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A Path Out of Suffering: The Other Noble Truths

Excerpted from Awakened Heart, May 20, 2020 (not yet published).

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Aaron: The Second Noble Truth says the cause of suffering is our grasping—grasping for things to stay as they are, not to change. This is impossible; because in this world of conditions, as conditions change the results of those conditions will change.

Can any of you remember being young children and being so excited about each birthday, wanting to get older? “I want to be 9!” “I want to be 12!” “I want to be 18!”

Anybody here who can’t wait to be 92? Anybody here who can’t wait to be 80 or 70? Maybe it would be a delightful celebration for your birthday; maybe not. But being that age, wanting the body to age, to get older, none of you really want that.

But you can’t stop it; the body will age.

You may be able to influence the speed at which the body ages, with meditation and taking care of yourself, your diet and exercise, living with love. This can help the body age more slowly, but nevertheless, if the body is going to pick up a virus, it will pick it up. You can be careful but not be certain. And if the body is going to fall off a cliff and break its neck, it will do that.

The Second Noble Truth: suffering is caused by desire.

The Third Noble Truth: there is an end to suffering.

You have the choice about living with love and joy or living with fear.

I come to you here as a being who was human in so many lifetimes, and suffered intensely in some of those lifetimes. And then I woke up. There was still sadness at times, there was still body pain at times, but there was no longer suffering. Instead, there was ease and joy.

And you can do the same. There is an end to suffering. As the song calls it, the Eightfold Path of Peace.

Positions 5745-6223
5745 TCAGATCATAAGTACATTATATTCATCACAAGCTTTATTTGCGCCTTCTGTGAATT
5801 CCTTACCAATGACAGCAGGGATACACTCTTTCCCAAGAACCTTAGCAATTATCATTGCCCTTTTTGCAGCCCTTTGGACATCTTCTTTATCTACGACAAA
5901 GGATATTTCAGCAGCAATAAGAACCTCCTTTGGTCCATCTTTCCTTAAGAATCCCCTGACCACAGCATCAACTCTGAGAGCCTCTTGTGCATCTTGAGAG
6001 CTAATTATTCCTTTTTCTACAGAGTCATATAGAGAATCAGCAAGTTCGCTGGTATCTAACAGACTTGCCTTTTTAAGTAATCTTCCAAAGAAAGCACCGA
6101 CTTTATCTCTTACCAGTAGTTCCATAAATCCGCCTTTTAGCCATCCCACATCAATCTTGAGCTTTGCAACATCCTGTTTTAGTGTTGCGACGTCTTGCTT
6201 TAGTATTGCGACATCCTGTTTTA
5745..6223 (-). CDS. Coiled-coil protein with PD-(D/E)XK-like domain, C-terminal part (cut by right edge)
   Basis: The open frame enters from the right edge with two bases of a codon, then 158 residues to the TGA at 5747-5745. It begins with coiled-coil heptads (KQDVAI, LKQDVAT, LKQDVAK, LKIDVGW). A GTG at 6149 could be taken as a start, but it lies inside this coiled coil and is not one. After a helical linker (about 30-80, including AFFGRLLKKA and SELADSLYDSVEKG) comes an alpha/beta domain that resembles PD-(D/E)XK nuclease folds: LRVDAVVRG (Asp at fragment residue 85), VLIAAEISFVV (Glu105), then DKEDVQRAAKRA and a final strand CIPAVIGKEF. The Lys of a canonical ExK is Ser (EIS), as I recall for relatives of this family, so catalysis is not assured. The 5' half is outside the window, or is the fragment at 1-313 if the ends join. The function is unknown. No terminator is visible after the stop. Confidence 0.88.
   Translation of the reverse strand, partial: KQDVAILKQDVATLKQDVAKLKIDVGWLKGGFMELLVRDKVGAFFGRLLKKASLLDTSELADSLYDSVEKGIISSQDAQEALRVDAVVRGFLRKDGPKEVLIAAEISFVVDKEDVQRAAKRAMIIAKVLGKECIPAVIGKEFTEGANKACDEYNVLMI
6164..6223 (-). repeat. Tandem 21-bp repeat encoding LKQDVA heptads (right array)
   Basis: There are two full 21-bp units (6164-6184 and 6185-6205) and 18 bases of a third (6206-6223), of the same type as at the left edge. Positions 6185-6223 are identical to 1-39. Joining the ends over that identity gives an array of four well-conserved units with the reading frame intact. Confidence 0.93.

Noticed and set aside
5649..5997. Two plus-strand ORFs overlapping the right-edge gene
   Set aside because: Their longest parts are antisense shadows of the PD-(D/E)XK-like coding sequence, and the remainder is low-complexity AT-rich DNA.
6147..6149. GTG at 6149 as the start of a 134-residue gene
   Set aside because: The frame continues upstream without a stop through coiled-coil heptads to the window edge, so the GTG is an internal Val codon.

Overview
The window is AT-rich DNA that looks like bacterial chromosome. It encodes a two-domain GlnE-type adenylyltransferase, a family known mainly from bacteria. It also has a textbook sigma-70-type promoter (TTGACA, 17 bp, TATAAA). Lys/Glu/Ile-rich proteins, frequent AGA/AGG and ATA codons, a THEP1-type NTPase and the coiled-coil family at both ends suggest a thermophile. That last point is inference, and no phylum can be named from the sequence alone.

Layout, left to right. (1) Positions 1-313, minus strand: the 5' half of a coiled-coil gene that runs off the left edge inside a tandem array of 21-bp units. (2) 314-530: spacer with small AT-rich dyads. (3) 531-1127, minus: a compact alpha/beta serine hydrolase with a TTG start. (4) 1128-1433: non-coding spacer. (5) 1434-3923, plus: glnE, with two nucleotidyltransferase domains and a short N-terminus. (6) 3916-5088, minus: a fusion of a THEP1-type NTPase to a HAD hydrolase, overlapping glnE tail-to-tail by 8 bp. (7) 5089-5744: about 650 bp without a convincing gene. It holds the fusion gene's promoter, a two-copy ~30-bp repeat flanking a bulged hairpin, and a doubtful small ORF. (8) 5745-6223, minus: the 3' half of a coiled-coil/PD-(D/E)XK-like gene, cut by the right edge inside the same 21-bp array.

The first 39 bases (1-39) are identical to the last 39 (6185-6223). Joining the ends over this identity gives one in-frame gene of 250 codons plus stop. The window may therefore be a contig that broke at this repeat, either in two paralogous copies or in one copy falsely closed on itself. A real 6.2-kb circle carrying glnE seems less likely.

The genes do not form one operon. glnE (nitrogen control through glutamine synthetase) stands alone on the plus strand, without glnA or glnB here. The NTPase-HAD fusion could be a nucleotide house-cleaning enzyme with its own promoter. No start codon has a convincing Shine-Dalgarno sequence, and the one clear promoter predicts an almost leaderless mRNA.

These are ancient truths. The Buddha did not create these truths; the Buddha realized these truths in meditation and made them accessible. Others in other spiritual traditions have also made them accessible in different words. However they are phrased, the outcome is the same. We are one, one with everything.

What is the experience of being one with everything, of not being separate? It comes in tiny bits of insight. There may be some profound understanding at some point, but usually when you come out of such a meditation, it becomes “that meditation when I saw that.” But where’s that insight now? Are you living that insight now? That’s the important thing. How do you best live that insight of non-separation?

What is this experience of suffering right now? What are the roots of it? In what ways am I participating in those roots through old delusion, through old fear? Do I choose to remain caught in that suffering and blame others, blame circumstances? Or am I ready to be a mature adult and take responsibility for my experience? Am I ready to let go, to let go of the way I think things should be, be in the present moment, with love, and then consecrate my energy to helping things be for the highest good of all, which may or may not be harmonious to the way the ego thinks it should?

If I think it should never rain, what about the farmers who need rain for their crops? If they think it should rain every day, what about me, who wants to go for a picnic? This is so much a part of your human experience, this kind of dilemma.

There’s a way out of suffering for good
There’s a way out of suffering for good
Out of suffering for good
Realize your Buddhahood…

…Or phrased in any way you like: realize that YOU are awake. You have always been awake. You’ve been dreaming that you were asleep, but you never were really asleep, it was all a dream. Now it’s time to move out of the dream and be present in this life as it is, awake. “They” are not creating my suffering, I’m creating it out of my attachment. If I can’t be honest with myself about my attachment, I can never step out of that attachment. And then I will continue to suffer no matter what anybody or anything else does. Am I ready to be compassionate to myself about the depth of my pain? Because I cannot truly be compassionate about others’ pain if I cannot be compassionate with myself.

I would remind you: you are already awake. Part of the suffering is the denial of that awakeness. If you’re already awake, then you are responsible. If you deny it, then it’s somebody else’s fault that you suffer. Is that easier?

My friends, are you ready to be awake? I think you are.